Independent Online

Thursday, August 18, 2022

Like us on FacebookFollow us on TwitterView weather by locationView market indicators

Nudging Santaco out of the running for low-cost airline Mango eases SAA’s competition fears

The elbowing out of taxi moguls Santaco as the preferred bidders for fledging airline Mango has raised more questions than answers, which some analysts have argued is a systematic elimination of competition for SAA, which has yet to confirm a collaboration. Picture: Karen Sandison/African News Agency (ANA)

The elbowing out of taxi moguls Santaco as the preferred bidders for fledging airline Mango has raised more questions than answers, which some analysts have argued is a systematic elimination of competition for SAA, which has yet to confirm a collaboration. Picture: Karen Sandison/African News Agency (ANA)

Published Feb 14, 2022

Share

Politics

THE elbowing out of taxi moguls Santaco as the preferred bidders for fledging airline Mango has raised more questions than answers, which some analysts have argued is a systematic elimination of competition for SAA, which has yet to confirm a collaboration.

Story continues below Advertisement

There are also questions surrounding the R820 million price tag for an airline that has no tangible assets.

Business rescue practitioners (BRP) led by Sipho Sono informed Santaco that their bid for Mango was unsuccessful, in spite of the transport organisation being cash-flush.

“The BRP of Mango evaluated all expressions of interest received in relation to the proposed transaction, in accordance with the evaluation criteria and principles set out in the Bid Process letter.

“After careful consideration, we regret to inform you that Santaco Services (association incorporated under Section 21), was not selected as a shortlisted bidder and accordingly shall not progress to the second phase of evaluation for the proposed transaction,” Sono told Santaco.

Santaco president Phillip Tasibosch played his cards close to his chest over the weekend, saying they were still evaluating their options.

Aviation analyst Mojapile Mashego said many factors were at play in the evaluation, but that Mango without assets and profitable routes was a hardsell anyway.

Story continues below Advertisement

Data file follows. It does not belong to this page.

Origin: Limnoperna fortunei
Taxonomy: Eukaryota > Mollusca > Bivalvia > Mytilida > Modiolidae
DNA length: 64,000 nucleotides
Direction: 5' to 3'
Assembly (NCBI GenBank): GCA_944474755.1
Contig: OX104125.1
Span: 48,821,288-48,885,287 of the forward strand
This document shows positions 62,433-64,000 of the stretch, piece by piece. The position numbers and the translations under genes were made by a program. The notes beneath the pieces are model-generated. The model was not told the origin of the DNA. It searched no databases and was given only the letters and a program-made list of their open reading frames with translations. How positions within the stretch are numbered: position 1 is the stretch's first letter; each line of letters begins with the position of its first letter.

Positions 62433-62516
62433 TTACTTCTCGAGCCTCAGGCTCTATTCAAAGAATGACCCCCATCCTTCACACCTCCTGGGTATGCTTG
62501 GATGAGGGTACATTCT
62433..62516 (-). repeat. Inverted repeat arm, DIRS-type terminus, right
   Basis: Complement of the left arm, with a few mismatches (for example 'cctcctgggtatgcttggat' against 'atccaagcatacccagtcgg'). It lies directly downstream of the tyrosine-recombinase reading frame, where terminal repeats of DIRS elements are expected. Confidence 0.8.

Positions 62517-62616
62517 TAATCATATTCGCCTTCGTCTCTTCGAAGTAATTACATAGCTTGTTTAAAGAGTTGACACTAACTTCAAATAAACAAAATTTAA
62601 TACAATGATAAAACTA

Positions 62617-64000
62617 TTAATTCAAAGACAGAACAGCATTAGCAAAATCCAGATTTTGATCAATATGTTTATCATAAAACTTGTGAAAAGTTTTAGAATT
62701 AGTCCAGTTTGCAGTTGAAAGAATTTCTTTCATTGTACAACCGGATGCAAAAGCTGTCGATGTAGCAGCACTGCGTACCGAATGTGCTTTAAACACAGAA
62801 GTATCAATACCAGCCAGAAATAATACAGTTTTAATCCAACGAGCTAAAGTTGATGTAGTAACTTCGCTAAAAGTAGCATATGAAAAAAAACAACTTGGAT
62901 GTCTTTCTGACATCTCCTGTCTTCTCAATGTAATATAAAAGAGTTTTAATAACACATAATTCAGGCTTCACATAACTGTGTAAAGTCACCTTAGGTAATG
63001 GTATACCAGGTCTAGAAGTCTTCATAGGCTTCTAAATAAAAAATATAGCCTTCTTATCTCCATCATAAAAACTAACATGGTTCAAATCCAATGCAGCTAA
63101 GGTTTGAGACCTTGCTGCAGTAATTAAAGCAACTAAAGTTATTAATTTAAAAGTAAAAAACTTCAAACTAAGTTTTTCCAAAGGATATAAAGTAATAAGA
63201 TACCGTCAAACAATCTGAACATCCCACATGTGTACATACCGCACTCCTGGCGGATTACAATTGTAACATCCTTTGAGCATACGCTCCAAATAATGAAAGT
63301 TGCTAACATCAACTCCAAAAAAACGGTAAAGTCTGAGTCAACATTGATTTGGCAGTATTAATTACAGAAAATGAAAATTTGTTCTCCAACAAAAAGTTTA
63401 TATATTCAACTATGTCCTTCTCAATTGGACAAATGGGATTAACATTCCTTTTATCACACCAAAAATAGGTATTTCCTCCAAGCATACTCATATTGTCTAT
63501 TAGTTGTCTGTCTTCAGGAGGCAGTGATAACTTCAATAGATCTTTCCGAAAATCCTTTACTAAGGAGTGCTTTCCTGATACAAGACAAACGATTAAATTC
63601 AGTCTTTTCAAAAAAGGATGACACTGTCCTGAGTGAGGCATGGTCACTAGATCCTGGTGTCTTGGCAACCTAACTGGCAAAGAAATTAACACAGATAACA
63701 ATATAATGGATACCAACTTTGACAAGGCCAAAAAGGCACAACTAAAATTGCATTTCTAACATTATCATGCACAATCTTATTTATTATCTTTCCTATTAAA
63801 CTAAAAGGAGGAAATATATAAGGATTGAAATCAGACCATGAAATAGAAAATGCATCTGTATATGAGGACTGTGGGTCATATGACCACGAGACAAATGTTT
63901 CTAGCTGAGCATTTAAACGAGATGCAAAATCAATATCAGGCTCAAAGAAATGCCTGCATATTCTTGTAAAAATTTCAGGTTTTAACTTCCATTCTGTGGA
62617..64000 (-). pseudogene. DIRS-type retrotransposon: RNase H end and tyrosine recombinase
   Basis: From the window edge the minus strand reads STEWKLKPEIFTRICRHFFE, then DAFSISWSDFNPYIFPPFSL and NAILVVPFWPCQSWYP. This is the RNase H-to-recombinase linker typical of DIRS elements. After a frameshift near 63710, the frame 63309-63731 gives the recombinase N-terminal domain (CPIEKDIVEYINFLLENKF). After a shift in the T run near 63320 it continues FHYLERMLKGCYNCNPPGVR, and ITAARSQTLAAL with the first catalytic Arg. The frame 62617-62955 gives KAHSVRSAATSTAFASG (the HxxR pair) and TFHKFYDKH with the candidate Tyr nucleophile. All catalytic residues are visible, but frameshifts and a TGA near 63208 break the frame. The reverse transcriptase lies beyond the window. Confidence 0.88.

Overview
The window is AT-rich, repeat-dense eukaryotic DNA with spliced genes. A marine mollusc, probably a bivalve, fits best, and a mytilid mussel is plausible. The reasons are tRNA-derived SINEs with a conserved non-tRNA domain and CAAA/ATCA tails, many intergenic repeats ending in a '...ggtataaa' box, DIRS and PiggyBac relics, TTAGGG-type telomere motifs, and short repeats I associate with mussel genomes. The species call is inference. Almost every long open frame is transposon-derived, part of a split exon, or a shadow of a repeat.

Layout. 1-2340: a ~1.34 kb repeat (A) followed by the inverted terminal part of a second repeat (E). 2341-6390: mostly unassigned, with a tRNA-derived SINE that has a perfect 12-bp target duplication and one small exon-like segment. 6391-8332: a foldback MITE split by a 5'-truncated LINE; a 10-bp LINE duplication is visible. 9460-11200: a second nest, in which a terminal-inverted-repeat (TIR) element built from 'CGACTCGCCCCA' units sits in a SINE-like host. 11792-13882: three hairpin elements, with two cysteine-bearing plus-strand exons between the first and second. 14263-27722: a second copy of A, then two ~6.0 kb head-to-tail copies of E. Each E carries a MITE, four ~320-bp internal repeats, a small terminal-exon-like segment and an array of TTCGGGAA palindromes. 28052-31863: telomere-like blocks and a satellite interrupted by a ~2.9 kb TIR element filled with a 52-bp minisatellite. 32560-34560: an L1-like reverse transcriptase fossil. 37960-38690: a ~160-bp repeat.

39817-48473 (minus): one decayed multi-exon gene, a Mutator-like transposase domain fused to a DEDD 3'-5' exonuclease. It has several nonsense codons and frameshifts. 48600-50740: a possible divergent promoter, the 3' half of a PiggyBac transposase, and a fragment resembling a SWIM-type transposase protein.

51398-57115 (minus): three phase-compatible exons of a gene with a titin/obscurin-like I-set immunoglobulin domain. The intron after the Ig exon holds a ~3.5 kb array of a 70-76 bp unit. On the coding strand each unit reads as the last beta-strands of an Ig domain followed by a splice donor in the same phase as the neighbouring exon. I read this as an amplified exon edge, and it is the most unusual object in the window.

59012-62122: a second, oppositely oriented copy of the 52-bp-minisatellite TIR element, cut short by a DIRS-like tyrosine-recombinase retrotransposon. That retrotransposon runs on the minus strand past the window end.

“With R820 million you can start your own airline. They want too much for Mango … They had three aircraft, now reduced to two, all on lease. Santaco could not come to a viable conclusion about Mango as something to try,” Mojapili said.

Tasibosch told Business Report over the weekend that it was too early to express their position.

“There are certain things people involved with the deal are busy looking at, we will state our position in due course,” he said.

Story continues below Advertisement

Pundits pointed out that SAA, through its major stakeholder, the Department of Public Enterprises (DPE) steered by Minister Pravin Gordhan, were reluctant to let foxes into the den, specifically a well-muscled entity which would pose serious competition for SAA.

“Santaco has got serious money. There is going to be war. If those guys (DPE and SAA) want Mango liquidated so they don’t have competition on their hands, their best option is to see it liquidated like SA Express. There’s a lot of politics involved, it is not business as usual … There is a lot going on behind the scenes,” a source said.

He said there was little transparency in the deal and that it was a surprise that Santaco, with more than 600 000 taxi drivers on South African routes daily, with more than 2 million paying passengers, could not meet muster on the BRP evaluation.

Story continues below Advertisement

“SAA does not want Mango to fly, there are preconceived ideas about what to do with Mango by the minister. SAA does not want Mango to fly because it might just be too much competition for SAA, that is what they are watching right now. Mango is a threat they don’t want to meet in the skies,” the source said.

He said that the BRPs were making a package off the process, having bagged more than R500m at this stage, and were more interested in a fair outcome.

The issue of the Takatso Consortium failing to raise the required R3bn to consolidate the deal with SAA, also came under scrutiny.

“SAA is a cash cow for those involved, nobody wants to see it resuscitated. They will keep asking the government for money to keep it afloat, that is how they eat,” the source said.

Sono would not be drawn to discuss any part of the business rescue process at this stage.

“I am not going to give a perspective on people’s bids, the bid process is continuing. We will hopefully conclude the process between March and April, with things being finalised by then I hope,” he said.

The SA Cabin Crew Association (SACCA) and the National Union of Metal Workers said they had been largely kept in the dark about the processes at Mango, but were concerned about the fate of its now 100 workers.

Commentators have said that Mango’s reputation had suffered irreparable damage in the low-cost carriers (LCC) market, and that without independent licences and their own aircraft, it was a hardy picking in the basket of options.

[email protected]

BUSINESS REPORT ONLINE

Share